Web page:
Nothing good ever came from within comfort zones.

In 100 days I’ll be stepping outside of mine. Into a world of moose and caribou, a world of steeply graded trail through lush forests, along Canadian beaches and mountains, down country roads and railroad beds, rivers and streams. A world of walking as a way of life.

A world where miles are kilometers. A world where I’ll need a french translation guide, as something tells me, my Haitian friends from work teaching me creole just isn’t going to cut it. Although, the language is similar.

This first section will guide me through Quebec, New Brunswick, and northern Maine to the Appalachian Trail. A very well known, all American, long distance trail. From here the journey will get easier in a way.

I plan on finishing the 750 mile International Appalachian Trail in a months time. The first big section of this long journey down to the Florida Keys, that is dubbed the Eastern Continental Trail.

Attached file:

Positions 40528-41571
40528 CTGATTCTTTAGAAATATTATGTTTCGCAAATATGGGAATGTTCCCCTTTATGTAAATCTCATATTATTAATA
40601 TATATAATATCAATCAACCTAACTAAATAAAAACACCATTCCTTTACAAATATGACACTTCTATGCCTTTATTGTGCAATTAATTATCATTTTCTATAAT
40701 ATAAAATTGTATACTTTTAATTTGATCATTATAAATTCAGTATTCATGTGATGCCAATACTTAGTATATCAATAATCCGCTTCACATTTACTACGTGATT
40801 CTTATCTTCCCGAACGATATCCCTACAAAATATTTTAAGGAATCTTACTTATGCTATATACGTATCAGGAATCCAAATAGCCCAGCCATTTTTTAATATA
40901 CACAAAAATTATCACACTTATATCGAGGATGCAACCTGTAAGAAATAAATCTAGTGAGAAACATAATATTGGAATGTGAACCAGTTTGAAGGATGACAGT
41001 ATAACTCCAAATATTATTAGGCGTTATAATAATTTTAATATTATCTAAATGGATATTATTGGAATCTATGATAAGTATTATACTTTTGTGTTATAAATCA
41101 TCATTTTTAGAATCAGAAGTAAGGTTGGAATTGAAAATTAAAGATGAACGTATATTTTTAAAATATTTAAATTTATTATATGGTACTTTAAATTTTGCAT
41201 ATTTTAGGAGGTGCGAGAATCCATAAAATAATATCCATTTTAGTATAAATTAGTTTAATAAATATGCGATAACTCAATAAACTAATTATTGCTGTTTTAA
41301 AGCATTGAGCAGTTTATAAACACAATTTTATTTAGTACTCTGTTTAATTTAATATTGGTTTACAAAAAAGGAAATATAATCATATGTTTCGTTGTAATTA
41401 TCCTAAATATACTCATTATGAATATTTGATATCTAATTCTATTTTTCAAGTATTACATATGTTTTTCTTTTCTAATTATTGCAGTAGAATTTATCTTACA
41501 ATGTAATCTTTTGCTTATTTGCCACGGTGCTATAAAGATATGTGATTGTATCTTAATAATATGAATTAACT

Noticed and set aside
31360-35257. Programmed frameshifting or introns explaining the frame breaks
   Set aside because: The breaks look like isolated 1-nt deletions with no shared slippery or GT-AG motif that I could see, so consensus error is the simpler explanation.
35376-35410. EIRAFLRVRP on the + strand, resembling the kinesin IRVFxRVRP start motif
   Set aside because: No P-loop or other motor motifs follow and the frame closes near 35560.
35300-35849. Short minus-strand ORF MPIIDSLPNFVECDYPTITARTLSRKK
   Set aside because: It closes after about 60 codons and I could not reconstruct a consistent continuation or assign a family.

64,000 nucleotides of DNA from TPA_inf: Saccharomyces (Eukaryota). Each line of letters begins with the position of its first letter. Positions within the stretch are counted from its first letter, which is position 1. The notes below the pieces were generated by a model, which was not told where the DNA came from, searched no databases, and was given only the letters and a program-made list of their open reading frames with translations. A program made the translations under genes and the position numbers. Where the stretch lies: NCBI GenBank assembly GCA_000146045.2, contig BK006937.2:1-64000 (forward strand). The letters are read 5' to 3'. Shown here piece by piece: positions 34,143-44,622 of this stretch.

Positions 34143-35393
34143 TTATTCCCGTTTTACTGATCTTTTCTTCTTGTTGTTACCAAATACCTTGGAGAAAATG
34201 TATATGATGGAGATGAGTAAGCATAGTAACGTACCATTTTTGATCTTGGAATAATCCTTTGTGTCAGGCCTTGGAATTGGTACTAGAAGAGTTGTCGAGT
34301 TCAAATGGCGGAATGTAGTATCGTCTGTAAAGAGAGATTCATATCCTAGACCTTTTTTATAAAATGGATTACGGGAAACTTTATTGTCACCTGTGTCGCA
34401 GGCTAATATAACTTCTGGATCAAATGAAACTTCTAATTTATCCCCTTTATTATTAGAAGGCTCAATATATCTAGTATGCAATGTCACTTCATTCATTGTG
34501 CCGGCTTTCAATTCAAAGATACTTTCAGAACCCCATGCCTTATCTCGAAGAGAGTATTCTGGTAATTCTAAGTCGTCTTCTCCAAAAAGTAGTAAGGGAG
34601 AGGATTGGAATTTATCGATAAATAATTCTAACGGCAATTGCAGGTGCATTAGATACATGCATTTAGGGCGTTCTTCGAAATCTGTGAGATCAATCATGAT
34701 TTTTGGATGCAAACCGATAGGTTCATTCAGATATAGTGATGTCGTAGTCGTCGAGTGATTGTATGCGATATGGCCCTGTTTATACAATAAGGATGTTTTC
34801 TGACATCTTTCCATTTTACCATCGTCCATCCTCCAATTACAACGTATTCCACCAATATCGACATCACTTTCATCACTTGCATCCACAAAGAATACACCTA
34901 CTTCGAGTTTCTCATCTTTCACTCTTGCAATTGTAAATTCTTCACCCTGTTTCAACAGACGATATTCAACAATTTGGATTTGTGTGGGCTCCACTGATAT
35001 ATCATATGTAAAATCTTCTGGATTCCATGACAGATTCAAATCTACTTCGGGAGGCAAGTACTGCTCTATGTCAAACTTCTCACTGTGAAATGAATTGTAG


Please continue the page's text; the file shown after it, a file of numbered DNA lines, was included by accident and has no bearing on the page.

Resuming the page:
What happened to doing this with someone else? I messed up, as I often do. Maybe she’ll hike the PCT. I hope she does.

Jup

One last shake down!

With a 4,700 mile hike looming I sit and reflect on a mindset I held close in trips of the past.

20150829_155924.jpg

Much to the dismay of my employer, I’ve taken a whole lot of vacations over the last three years.

With every trip I have a sub goal, beyond enjoying myself and relaxing in the outdoors… of learning something! With every hike I come back more experienced, with the knowledge, and practice that can only come from getting out there. With every hike I take a minute to focus on and think about my gear, or my technique. With every hike I’ve learned from my mistakes. A constant consideration to how I’m walking or handling different situations. A constant consideration as to how I can be a more effective and efficient backpacker.